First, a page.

Kazumi Nakayama had always been an athlete, but the disability she developed later in life made her a more determined one and opened the doors to a world she had never imagined.

Nine years after a critical injury to her spine left her legs paralyzed, the 33-year-old wheelchair racer has earned herself a ticket to Rio de Janeiro and will be taking part in the Paralympics for the first time.

Nakayama appears to have found a degree of comfort in her discomfort, and does a good job hiding any challenges behind her trademark smile.

“Of course I felt miserable when I found out I would be confined to a wheelchair. I was only 23,” Nakayama said in a recent interview.

“Anyone in my situation would be. But I was pretty good at switching my emotional gear. I told myself what’s done cannot be undone, and decided to move on.”

The tragedy occurred while surfing in Hawaii. It had only been a year since Nakayama, a former high school basketball player, started her career as a flight attendant, just when life seemed to be a butter-smooth ride.

Nakayama suffered a spinal stroke that caused paraplegia, and was left stranded on the tropical island chain for two weeks until her relatives found a hospital in Japan that would accept a patient with her condition.

Though she did not undergo surgery, Nakayama spent the next six months on a hospital bed battling frustration, during which time she considered every possible way to get out of the medical environment.

Once she got the green light from her doctor, she bought a car, moved out of her aunt’s house and decided to try living on her own.

“Of course my parents were worried but I did it anyway. I have to admit, I had my moments where I would suddenly get sad and wonder why it had to happen to me. But now I enjoy the freedom of living alone,” she said.

“I have goals to focus on, so I don’t have time to think of negative things now. It’s not fun to be in the blues,” she added.

One of Nakayama’s goals had been to take part in the Paralympics. She is now only a step away from achieving her goal — one that slipped through her fingers four years ago when she was left off the national team for the London Paralympics despite meeting the qualifying standards.

“I wasn’t selected because they didn’t have enough slots. But I wasn’t ready at that time, so I don’t think I would’ve been able to put on a good show anyway. I spent the next four years waiting for my next opportunity, and here I am,” she said.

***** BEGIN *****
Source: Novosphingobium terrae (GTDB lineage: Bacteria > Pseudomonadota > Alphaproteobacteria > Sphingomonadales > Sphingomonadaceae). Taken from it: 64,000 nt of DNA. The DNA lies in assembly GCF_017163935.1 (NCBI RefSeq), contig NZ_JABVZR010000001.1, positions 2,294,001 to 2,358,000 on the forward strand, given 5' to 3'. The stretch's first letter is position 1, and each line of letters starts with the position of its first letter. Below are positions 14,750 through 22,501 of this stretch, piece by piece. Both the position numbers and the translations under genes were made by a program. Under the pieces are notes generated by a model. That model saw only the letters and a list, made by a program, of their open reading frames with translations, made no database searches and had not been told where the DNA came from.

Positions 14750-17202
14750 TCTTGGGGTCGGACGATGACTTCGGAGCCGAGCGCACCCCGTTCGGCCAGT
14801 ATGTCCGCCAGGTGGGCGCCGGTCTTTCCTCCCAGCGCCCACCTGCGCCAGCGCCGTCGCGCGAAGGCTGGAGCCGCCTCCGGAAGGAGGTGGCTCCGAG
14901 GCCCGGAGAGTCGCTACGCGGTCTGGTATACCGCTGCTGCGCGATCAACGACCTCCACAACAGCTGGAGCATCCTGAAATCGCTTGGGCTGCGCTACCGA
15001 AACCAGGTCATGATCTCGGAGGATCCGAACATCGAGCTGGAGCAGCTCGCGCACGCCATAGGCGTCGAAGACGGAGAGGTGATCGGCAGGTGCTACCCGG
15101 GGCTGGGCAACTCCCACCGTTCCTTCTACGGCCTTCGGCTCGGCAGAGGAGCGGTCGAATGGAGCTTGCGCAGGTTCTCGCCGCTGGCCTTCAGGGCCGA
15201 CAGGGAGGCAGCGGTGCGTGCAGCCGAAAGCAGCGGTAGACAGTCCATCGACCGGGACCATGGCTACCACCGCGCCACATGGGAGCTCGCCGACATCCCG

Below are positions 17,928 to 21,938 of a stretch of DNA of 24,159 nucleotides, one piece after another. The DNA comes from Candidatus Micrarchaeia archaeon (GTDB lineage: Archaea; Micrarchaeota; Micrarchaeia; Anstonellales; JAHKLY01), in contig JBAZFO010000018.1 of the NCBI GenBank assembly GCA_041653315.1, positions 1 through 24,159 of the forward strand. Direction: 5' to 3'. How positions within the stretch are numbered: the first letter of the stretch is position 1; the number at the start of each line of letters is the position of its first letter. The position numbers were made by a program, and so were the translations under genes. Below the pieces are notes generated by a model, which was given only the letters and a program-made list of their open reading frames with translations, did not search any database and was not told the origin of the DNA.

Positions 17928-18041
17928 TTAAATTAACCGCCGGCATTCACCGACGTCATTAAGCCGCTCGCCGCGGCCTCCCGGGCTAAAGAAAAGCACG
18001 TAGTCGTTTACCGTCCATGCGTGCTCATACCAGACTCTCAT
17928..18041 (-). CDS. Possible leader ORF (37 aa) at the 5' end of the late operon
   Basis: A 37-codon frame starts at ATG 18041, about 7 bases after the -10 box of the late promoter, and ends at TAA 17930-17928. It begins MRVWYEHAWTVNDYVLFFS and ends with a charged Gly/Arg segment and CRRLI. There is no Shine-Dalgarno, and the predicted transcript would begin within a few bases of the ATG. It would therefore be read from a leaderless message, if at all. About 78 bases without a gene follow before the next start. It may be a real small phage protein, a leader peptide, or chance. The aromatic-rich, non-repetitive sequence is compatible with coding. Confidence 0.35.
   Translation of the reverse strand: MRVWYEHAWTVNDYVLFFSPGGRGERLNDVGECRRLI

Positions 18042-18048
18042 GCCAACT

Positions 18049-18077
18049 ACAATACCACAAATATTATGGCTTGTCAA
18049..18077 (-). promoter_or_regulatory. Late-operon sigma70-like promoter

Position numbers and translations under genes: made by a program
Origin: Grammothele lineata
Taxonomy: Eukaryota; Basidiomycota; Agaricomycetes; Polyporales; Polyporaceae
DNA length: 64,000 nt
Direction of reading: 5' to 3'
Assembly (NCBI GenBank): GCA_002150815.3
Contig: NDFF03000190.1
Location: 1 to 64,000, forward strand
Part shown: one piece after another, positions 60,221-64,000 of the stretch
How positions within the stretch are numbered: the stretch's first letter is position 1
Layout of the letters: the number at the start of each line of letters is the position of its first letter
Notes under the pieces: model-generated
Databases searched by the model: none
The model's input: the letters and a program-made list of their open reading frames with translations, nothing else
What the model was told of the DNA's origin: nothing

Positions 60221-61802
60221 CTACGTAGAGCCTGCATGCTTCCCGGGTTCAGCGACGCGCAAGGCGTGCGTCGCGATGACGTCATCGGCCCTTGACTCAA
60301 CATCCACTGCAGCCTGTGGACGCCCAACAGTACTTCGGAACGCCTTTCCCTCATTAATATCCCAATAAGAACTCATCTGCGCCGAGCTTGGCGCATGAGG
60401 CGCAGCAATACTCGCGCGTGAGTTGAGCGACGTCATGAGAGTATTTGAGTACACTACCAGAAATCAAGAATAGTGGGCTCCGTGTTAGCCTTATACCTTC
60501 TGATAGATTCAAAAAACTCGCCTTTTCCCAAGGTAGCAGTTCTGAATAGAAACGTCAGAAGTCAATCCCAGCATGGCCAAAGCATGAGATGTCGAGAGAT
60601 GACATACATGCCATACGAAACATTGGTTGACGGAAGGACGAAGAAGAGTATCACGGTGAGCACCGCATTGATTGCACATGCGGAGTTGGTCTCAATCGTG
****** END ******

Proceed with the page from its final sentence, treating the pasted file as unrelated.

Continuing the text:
Over the last few years Nakayama has competed in various world-class meets, including the IPC Athletics World Championships in Lyon (2013) and Doha (2015) and the Asian Para Games in Incheon (2014), and even served as the flag-bearer at the IPC Athletics Asia-Oceania Championships in Dubai in March.

With her international experience, Nakayama feels confident that she is now in a position to contend for a medal at the Paralympics in Rio.

“When I decided to become a wheelchair racer, that’s when I decided to aim for the Paralympics. If I’m going to do it, I might as well aim for the top, right?”

The other reason Nakayama is excited to compete among the world’s best athletes is because she doesn’t have rivals in Japan.

When she shifted from wheelchair marathon, a sport introduced to her through a physical therapist, to track and field in 2011, there were few Japanese women competing in the T53 disability classification in the short and middle distances.

She easily broke the national records in the 100, 200, 400 and 800 meters, and soon enough she was not competing against others, but against herself.

Although she would welcome the challenge of a rival any day, Nakayama understands the barriers to wheelchair racing.

“People think it’s a strenuous sport, and it actually is. It also costs money to buy a racing wheelchair, and if you’re oversized you may not fit into a racer and that would be discouraging,” she said.

A racing wheelchair costs a minimum of ¥300,000, and that could be reason enough to say no, explains Nakayama.

She started out by renting the three-wheeled vehicle, which usually weighs between 5-8 kg, and it took a while until she became capable of riding on a racer without assistance.

While she continues to be dominant in the world of women’s wheelchair racing domestically, Nakayama says she likes to run alongside men “just for fun” in marathon events from time to time, like she did in the Tokyo Marathon in February.

In her personal life, she is without a partner, but enjoying flexible working hours in her eighth year as a full-time “salaryman,” a luxury she was not granted until recently.

Today, she works in the general affairs department at Accenture, a global management consulting, technology services and outsourcing company, about three days a week, and spends the rest of the week at the gym or on the track.

Nakayama will be competing in three disciplines — the 400 and 800 meters in the T53 class, and in the 1,500 meters in the T54 class.

“I’m both nervous and excited. Everyone tells me the Paralympics is special, so I’m looking forward to finding out what that means. I’m curious to see for myself what I can do there.”


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